Jack of all trades: multipotentialites in the workplace
Apr 16, 2020
What if you were able to list every famous American director by decade, knew all the latest news in astronomy, and had an in-depth understanding of renewable energies? Most of us are really good at one or two things, but some excel in a variety of disciplines. These are the polymaths or multipotentiality. What makes someone a multipotentiality? What role might they play in the workplace? How do they effectively tap into their talents?
Multipotentiality in a nutshell
“Jack of all trades, master of none, oftentimes better than master of one.” In current usage, the expression “jack of all trades” can be seen as a compliment when used to describe someone with an array of skills and good general knowledge. However, when Robert Greene dropped the last part of the expression in 1592 and applied it to actor-turned-playwright William Shakespeare, it was intended as an insult. Nearly a century later, the ideal of the Renaissance man took center stage, developed from the humanist notion that people should pursue knowledge and develop their talents to the greatest extent possible. As a result, the term has remained closely linked to this historical peak in intellectual and creative output.
The term “multipotentiality” was coined in 1972 when psychologist Ronald Fredrickson described individuals who were able to attain a high level of competency in multiple subjects, provided they had access to the most favorable environment. Such people are not merely passionate about a wide range of subjects—such as music, computer programming, foreign cinema, politics, and even esoteric topics such as Norse mythology—they are also very good at them.
From there, Canadian writer, artist, and entrepreneur Emilie Wapnick came up with the term “multipotentiality” and even wrote about it in her 2018 book entitled, How to Be Everything: A Guide for Those Who (Still) Don’t Know What They Want to Be When They Grow Up. Along with her TED talk, the book has played a major role in bringing the concept of multipotentiality – and life as a multipotentialite – into the mainstream. A big part of her work is aimed at removing the cultural stigma around career hopping. Véronique Bouton, a professional development coach who specializes in atypical jobseeker profiles, said: “Multipotentialites are very curious, can think on their feet, carry out tasks quickly and enjoy challenges and working independently. They tend to career-hop and sometimes experience periods of unemployment. They often have several jobs at the same time. In the collective imagination, they are typically associated with startups and with the creation of companies, but they can also be found working for large companies.”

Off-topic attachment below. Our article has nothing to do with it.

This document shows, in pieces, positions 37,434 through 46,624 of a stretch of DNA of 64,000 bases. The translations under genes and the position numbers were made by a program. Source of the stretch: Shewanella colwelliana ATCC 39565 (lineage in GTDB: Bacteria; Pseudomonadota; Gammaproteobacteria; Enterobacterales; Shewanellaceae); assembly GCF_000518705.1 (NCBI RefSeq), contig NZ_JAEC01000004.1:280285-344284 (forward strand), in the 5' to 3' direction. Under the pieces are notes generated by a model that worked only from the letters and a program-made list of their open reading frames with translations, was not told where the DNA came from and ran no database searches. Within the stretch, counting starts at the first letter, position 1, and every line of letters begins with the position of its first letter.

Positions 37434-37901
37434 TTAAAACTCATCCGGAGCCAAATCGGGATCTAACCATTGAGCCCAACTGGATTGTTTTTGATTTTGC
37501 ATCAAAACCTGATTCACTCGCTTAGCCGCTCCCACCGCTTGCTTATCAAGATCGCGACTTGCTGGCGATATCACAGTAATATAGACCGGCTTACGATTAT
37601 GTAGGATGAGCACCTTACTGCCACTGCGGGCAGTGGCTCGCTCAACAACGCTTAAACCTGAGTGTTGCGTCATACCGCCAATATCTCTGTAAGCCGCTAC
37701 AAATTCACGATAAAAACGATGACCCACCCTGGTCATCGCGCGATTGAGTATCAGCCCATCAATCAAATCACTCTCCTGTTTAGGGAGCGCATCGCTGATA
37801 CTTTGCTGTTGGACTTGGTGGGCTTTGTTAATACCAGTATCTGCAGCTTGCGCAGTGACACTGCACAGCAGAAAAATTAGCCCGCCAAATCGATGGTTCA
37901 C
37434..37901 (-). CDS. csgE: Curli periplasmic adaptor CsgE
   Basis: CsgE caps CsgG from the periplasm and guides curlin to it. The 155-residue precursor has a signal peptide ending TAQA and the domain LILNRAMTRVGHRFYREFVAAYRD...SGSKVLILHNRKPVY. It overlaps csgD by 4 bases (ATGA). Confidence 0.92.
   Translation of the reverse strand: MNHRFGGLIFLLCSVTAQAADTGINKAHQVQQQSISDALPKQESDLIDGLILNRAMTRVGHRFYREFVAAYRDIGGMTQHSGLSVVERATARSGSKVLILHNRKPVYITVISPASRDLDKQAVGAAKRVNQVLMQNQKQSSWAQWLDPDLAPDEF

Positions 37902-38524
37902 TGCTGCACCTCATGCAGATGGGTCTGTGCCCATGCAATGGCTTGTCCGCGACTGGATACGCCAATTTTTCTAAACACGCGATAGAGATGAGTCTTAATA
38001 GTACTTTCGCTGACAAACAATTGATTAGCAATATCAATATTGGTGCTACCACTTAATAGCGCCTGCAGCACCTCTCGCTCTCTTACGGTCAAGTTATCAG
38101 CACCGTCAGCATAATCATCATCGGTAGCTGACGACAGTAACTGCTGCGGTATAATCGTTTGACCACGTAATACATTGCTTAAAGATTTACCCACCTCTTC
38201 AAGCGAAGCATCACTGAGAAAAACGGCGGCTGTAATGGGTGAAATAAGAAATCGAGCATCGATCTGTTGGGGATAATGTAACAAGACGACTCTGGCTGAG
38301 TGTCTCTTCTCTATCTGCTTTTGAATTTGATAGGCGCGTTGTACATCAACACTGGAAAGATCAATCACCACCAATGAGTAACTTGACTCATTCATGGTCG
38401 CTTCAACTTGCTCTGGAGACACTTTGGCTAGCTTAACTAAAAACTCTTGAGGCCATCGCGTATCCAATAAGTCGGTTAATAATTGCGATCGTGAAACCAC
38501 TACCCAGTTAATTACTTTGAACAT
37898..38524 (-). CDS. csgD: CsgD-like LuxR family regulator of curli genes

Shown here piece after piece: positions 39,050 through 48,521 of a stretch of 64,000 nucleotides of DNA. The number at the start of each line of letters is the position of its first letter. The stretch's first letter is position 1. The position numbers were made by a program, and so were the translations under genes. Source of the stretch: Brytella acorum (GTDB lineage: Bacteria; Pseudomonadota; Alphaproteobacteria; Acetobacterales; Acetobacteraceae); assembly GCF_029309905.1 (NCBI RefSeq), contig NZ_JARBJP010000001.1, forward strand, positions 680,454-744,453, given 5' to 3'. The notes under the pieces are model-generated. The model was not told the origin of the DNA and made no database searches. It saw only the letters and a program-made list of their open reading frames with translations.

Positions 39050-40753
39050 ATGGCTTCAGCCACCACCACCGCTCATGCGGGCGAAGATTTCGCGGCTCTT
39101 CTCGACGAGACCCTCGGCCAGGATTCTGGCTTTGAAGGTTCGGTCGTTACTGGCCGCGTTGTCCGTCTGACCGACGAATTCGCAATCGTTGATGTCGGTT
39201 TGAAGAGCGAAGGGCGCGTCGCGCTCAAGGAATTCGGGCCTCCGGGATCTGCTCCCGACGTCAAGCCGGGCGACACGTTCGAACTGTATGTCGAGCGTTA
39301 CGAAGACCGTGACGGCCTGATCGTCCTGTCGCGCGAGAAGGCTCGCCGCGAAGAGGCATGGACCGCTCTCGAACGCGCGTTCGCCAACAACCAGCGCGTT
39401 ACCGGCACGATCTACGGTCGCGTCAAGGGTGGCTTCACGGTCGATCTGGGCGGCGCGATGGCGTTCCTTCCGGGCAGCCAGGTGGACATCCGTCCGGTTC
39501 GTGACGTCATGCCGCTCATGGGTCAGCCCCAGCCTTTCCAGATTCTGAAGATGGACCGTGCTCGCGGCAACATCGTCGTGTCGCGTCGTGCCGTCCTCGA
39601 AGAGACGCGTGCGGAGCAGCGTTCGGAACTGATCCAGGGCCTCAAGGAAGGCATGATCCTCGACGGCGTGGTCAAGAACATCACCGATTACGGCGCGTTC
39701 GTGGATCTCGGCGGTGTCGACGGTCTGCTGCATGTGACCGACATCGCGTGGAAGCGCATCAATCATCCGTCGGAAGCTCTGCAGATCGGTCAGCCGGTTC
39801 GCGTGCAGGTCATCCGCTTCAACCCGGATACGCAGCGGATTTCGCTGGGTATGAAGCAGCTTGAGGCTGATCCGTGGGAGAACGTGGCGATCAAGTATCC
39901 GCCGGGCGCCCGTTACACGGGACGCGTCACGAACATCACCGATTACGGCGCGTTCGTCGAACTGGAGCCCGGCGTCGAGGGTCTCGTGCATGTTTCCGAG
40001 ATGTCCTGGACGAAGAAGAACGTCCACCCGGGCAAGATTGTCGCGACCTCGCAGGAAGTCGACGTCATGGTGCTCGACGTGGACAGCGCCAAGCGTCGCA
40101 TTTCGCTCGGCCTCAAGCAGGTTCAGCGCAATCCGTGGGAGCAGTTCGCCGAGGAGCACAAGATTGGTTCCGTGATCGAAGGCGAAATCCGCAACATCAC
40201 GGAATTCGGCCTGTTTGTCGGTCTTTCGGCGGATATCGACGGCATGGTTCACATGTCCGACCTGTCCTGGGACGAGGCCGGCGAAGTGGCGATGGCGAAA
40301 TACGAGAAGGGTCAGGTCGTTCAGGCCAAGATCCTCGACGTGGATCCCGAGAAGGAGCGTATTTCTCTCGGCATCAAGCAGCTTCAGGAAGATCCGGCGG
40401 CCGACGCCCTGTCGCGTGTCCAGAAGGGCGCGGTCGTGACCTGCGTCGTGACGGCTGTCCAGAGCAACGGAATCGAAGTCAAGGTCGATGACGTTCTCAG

Different professionals with the same thirst for knowledge
Wapnick distinguishes between two types of multipotentiality: “simultaneous” and “sequential.”“Simultaneous multipotentiality” get passionately involved in different disciplines or carry out several projects at the same time. They delve into subjects that have no obvious connection. For example, they might get an idea for a short film, write a book and develop an app during the same period. “Sequential multipotentiality”, however, are more likely to focus on one project after another, devoting equal passion to each one. Both these types demonstrate a genuine ability to move rapidly from one subject to another, diving into each subject and almost mastering it. While multipotentialites are not necessarily gifted, Bouton said that “experience shows that gifted people are passionate and excel in many areas”.
It is hard to say what percentage of the population is multipotentiality and Bouton warns that numbers on the internet “should be treated with caution”. Indeed, it is difficult to detect in oneself or in others and is not always fully understood. According to Bouton, a multipotentialite might be someone who feels like they are languishing in their job and are looking elsewhere, someone who needs constant challenges to feel fulfilled professionally, or who hasn’t found success by the age of 30.
Multipotentiality: the challenges